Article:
today's leftovers

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  • OpenOffice 3.0 released amid fears of development stagnation

  • OK, now OpenOffice is definitely good enough
  • OpenOffice Hits 3.0: Can It Challenge Microsoft?
  • BeBop Linux Released
  • So Long Mandriva, It Was Nice Meeting You
  • My Two Biggest Ubuntu Gripes
  • Linux can save UK schools billions: Part 2
  • The Linux opportunity buried in the Unix market share data
  • Linux powered mini-machines for Macs
  • Opinion: High-performance nonsense
  • Switch to Linux Today! bsod Linux Flier
  • Jamie's Random Musings on Video IM
  • Keeping the Kernel Klean
  • My Quick Ohio Linux Fest Recap
  • Open source enables value-based business models
  • Discovery - VSTi Analog Synthesis For Linux
  • Yakuake — yet another pop-up terminal
  • Mono 2.0 has been released. So what?
  • ICANN using Drupal
  • Should software developers do it for themselves?
  • RadeonHD 1.2.2 & 1.2.3 Drivers Released

some howtos:

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  • Use ImageMagick to convert pdf to png

  • Certificate Authority (CA) with OpenSSL
  • Setup SSL on Apache
  • Manage Your Synchronization And Backup Easily With Conduit For Linux
  • Install GIMP 2.6 in Ubuntu 8.04
  • Run GIMP 2.6.1 image editor from a flash drive
  • Set Operations in the Unix Shell

Mandriva Linux 2009.0 : upgrade successful

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MDV I tried to remain in the position of a newcomer that has no clue about what a command line interface is, so even if I used a terminal a couple of times, it was just to check some stuff, not to fix it. Here's how it went.

Linux is not a "Bazaar" and BSD is not a "Cathedral"

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Linux When it comes to development styles, it has been said time and again that BSD uses the Cathedral model of development, and Linux uses the Bazaar. But that's incorrect.

Buying A Netbook? Think Linux

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Linux Many netbook computer buyers are still reluctant to "take a chance" on Linux rather than Windows XP. But which operating system is really the riskier choice for a netbook buyer?

Linux takes a seat on Qantas’ new superjumbo

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Linux The Flying Kangaroo will soon become the Flying Penguin as Qantas embraces Linux-powered Inflight Entertainment systems from Panasonic.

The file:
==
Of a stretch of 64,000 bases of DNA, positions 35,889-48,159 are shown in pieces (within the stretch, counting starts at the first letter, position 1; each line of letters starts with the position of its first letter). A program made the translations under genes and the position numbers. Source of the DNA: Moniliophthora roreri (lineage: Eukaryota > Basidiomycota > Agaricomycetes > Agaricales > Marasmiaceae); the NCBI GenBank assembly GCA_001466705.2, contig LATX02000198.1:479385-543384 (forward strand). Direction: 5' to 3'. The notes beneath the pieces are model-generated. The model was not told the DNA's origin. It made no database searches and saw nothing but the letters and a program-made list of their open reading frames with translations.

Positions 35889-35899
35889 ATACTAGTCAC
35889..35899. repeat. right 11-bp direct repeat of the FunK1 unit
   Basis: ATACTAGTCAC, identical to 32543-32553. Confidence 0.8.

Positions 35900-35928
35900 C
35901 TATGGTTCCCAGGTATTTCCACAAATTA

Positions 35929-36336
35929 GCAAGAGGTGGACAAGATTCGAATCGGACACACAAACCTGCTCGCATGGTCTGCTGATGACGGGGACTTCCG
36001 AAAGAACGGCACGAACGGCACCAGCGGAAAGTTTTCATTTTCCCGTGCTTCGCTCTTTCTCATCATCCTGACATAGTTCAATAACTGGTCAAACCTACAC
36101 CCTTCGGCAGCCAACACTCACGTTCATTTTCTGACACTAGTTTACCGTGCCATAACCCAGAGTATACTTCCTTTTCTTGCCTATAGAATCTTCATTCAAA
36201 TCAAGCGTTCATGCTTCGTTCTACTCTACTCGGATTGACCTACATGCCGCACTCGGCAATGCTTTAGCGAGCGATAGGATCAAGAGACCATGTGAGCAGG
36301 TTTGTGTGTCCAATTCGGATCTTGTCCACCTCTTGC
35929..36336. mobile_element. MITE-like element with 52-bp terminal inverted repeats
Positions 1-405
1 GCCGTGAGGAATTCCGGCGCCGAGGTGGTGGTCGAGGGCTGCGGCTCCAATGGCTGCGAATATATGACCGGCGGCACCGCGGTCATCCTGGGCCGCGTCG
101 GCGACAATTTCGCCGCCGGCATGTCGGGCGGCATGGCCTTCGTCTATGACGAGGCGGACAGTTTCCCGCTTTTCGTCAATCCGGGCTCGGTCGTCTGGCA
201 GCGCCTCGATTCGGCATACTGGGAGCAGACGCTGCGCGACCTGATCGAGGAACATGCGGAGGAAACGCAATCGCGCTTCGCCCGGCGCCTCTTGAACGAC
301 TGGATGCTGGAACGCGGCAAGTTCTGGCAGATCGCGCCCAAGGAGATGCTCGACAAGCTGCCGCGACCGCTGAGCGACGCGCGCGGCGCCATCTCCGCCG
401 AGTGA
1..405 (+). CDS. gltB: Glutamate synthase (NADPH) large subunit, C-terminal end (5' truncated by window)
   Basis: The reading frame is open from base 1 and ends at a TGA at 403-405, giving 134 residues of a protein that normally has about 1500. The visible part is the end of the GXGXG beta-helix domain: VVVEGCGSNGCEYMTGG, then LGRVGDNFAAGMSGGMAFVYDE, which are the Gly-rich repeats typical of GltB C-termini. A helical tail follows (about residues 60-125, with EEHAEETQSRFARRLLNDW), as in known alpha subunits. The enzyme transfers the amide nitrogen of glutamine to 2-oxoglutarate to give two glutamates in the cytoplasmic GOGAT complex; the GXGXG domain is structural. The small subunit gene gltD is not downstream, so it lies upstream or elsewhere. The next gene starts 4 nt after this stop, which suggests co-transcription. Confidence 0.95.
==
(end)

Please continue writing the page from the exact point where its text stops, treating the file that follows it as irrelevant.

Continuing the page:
Kernel Log: New stable kernels and Nvidia drivers, long-term maintenance for 2.6.27

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Linux Almost in parallel with the release of Linux 2.6.27 at the end of last week, the maintainers of the Linux stable series have also released two new kernels, and Both kernels offer a number of minor corrections and improvements over the two previous series 2.6.x kernel versions.

Dell Launches Consumer Advertising for Ubuntu Linux PCs

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Ubuntu It’s one small step for Dell and consumer Linux — and one giant leap for Canonical’s Ubuntu Linux efforts. Specifically, Dell is spending advertising dollars to promote PCs with Ubuntu Linux preinstalled.

Mandriva 2009

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celettu.wordpress: The end of the year traditionally is a very busy time for distribution lovers… Only major release so far has been Mandriva 2009. Let’s see if its place in the spotlight is deserved.

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More in Tux Machines

Linux on Servers

  • The Point Of Docker Is More Than Containers
    Spending time with Docker during Cloud Field Day about a month ago opened my eyes to the larger ecosystem that Docker is building, and that others are building around it. There is so much more to Docker than just the idea of immutable containers. For a start, Docker made using containers easy. That’s no small feat for a tricky piece of technical infrastructure. Making it easy, and specifically easy for developers, to use removed a lot of friction that was no small contributor to the pain of other, earlier methods. It gave developers are really simple way to create a fully functional development environment, isolated from all other dependencies, with which to work.
  • What are the Top NFV Risks for Carriers?